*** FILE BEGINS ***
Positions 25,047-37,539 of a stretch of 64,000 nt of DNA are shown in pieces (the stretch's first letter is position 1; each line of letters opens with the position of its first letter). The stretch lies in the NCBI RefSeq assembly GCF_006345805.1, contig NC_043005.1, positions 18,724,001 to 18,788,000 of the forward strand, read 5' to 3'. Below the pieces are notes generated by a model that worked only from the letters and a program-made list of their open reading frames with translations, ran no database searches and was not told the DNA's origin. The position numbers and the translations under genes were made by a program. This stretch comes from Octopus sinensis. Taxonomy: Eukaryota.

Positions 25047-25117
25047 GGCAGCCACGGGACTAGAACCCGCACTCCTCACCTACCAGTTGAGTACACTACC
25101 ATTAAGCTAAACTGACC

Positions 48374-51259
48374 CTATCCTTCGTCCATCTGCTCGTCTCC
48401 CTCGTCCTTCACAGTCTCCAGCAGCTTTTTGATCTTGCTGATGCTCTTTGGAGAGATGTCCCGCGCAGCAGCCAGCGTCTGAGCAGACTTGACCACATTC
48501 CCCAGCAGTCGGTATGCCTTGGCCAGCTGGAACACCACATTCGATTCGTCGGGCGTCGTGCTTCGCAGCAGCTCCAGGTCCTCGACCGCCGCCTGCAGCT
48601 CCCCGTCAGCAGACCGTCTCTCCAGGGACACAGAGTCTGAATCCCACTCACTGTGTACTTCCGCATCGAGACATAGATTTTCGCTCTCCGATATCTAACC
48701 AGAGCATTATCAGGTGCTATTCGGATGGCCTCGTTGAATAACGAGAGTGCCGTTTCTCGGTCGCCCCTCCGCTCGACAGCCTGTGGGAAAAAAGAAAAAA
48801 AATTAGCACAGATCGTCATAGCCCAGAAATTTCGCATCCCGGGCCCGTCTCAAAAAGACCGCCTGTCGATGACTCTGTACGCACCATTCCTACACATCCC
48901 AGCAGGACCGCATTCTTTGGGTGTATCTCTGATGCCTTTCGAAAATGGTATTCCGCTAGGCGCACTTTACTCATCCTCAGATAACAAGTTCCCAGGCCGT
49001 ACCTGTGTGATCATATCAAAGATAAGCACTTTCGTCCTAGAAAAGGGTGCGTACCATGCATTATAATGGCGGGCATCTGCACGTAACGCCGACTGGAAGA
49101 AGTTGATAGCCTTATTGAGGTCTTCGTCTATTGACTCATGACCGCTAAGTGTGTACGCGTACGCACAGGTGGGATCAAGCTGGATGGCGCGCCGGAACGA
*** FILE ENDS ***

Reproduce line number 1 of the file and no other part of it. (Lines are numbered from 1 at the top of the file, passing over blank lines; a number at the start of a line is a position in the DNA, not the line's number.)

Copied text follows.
Positions 25,047-37,539 of a stretch of 64,000 nt of DNA are shown in pieces (the stretch's first letter is position 1; each line of letters opens with the position of its first letter). The stretch lies in the NCBI RefSeq assembly GCF_006345805.1, contig NC_043005.1, positions 18,724,001 to 18,788,000 of the forward strand, read 5' to 3'. Below the pieces are notes generated by a model that worked only from the letters and a program-made list of their open reading frames with translations, ran no database searches and was not told the DNA's origin. The position numbers and the translations under genes were made by a program. This stretch comes from Octopus sinensis. Taxonomy: Eukaryota.